The early stage of Alzheimer’s disease is sometimes referred to as “mild” Alzheimer’s disease and is the time when most people first start noticing their symptoms. These symptoms can be so subtle they are barely noticeable to anyone but the senior dealing with them, their family caregiver, and other close family and friends. Despite these symptoms being mild, this is the time when the care that you give your parent needs to shift to focus on their dementia and start preparing for the future stages of their disease.
Use these tips to help you care for your parent in the early stages of Alzheimer’s disease:
• Talk about it. Don’t think that not mentioning the disease or what your parent is going through is going to make it easier for either of you. Be honest, be upfront, and talk about the condition now and in the future. This will make both of you feel more secure and prepared.
• Think about care. Starting elder care in the early stages of the disease allows your parent to get accustomed to the idea of receiving care and establish routines. It also helps to ensure that your parent is prepared for when their symptoms worsen, which can happen at any time and without warning.
• Discuss future wishes. You want to be able to make the decisions that are right for your loved one and ensure that you are doing what they would want you to do all the way through their progression with the disease. In order to give you the best chances of being able to do this, it is essential that you take the time to discuss their wishes and plans for the future now while they still have the cognitive functioning to do it effectively and accurately. Talk about issues such as hospice care, life support, end-of-life treatment, and final arrangements so that you can both feel confident their wishes will be honored.
• Encourage independence. Supporting your parent in being as independent as possible during this time, including doing things like handling as many tasks as they can and staying active, not only supports their quality of life now, but also stimulate their mind to help it remain sharper and more responsive.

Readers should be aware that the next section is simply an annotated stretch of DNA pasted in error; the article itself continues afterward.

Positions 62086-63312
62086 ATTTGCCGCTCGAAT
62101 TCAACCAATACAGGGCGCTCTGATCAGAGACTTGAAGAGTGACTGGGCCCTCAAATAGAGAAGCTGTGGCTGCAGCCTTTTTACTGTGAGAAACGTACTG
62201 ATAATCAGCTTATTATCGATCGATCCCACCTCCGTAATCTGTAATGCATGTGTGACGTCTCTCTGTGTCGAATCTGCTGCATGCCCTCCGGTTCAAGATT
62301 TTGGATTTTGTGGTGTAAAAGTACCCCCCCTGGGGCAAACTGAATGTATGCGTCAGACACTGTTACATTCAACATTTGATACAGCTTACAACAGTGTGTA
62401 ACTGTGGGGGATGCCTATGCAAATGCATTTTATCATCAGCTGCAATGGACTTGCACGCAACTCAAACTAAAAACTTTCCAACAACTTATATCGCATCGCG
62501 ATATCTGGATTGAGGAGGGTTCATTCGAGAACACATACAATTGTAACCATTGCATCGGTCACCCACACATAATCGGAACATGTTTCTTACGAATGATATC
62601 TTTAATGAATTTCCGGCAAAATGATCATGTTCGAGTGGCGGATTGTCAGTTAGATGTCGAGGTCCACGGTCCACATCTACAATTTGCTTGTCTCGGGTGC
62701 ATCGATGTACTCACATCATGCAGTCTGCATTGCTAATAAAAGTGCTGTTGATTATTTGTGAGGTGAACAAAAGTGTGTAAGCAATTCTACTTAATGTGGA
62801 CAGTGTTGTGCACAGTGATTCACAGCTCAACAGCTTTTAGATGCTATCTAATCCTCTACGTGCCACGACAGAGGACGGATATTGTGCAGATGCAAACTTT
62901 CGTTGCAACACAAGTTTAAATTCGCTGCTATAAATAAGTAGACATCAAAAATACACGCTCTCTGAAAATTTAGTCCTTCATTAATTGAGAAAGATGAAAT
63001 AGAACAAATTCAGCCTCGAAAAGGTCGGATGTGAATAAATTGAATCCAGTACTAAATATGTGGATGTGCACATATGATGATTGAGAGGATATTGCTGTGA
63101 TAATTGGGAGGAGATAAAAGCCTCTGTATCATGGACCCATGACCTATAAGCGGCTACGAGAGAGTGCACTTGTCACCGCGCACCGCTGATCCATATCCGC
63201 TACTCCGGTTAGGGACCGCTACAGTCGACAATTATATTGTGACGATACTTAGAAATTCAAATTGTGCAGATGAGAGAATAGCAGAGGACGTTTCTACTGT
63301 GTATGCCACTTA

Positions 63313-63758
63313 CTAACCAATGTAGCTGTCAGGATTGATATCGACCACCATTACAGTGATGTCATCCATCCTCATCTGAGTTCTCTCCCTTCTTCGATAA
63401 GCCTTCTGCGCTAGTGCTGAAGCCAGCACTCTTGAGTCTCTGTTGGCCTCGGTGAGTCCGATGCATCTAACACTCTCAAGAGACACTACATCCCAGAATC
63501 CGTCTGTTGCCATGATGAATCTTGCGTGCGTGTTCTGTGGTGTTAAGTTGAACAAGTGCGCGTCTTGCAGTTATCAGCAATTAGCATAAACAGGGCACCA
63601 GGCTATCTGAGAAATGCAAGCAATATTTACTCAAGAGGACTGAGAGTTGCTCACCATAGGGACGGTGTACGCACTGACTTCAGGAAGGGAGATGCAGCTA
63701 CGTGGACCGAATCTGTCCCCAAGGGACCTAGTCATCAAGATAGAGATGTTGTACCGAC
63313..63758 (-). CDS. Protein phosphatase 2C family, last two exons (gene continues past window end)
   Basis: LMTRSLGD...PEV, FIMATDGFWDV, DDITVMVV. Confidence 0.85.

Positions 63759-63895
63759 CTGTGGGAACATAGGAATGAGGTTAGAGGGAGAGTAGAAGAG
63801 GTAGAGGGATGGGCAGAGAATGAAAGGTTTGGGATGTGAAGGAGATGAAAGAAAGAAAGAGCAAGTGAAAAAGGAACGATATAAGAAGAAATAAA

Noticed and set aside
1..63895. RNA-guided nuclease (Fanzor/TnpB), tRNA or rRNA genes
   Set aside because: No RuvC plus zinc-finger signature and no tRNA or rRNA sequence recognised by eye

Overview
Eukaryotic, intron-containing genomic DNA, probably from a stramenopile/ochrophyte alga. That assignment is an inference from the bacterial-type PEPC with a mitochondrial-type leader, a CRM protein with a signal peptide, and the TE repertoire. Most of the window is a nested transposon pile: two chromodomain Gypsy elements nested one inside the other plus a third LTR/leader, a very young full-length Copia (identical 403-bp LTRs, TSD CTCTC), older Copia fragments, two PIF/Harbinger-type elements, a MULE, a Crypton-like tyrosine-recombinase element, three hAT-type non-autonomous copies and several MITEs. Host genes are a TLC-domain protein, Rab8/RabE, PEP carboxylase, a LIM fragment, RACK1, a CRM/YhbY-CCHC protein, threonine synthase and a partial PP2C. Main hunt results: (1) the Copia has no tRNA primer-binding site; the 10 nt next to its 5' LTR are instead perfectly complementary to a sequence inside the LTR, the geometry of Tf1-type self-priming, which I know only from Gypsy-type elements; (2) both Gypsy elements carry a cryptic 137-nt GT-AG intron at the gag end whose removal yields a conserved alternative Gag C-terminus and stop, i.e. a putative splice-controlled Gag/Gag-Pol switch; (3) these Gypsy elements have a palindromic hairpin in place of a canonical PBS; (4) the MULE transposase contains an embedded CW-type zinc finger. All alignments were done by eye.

Whether you have recently found out that your aging parent is living with Alzheimer’s disease, or they have been progressing through this disease for some time and have developed symptoms that you do not feel you can handle on your own, now may be the ideal time for you to consider starting elder care for them. An elderly home care services provider can act as a supplement to the care that you already give your senior so that you can feel confident that they are getting everything that they need, while also reducing your stress, easing your care burden, and allowing you to focus on your own health, well-being, and quality of life as well. These highly personalized services can include managing sensitive tasks that you are not comfortable handling, providing safe transportation, offering companionship and support, assisting with activities of daily living, and providing personal care designed to specifically help your loved one with the struggles that they are facing now, and those that they may develop later in their progression.
If you or an aging loved one are considering elder care in Katy, TX, please call the caring staff at At Your Side Home Care. We will answer all of your senior care questions. Call today: (832) 271-1600.
Our Certified Nurse Aides, 24-Hour Live-in Assistants and Home Health Aides are available 24 hours a day, 365 days a year. We also provide the security and confidence of 24-hour Telephone Assistance, so fast, reliable help is always available when it's needed. To learn more about our homecare services see our homecare services page.
Different people need different levels of homecare. To meet the requirements of our clients, At Your Side Homecare maintains consistent staffing levels of caring professionals. Homecare service is available for as little as a few hours a week, or as many as 24 hours a day, seven days a week
Latest posts by Donna Wrabel, LMSW (see all)
- Understanding Touch-Deprived Seniors - February 23, 2018
- Why Is Self-esteem So Important for Your Aging Adult? - February 16, 2018
- Is Your Senior at Increased Risk of Suffering AMD? - February 9, 2018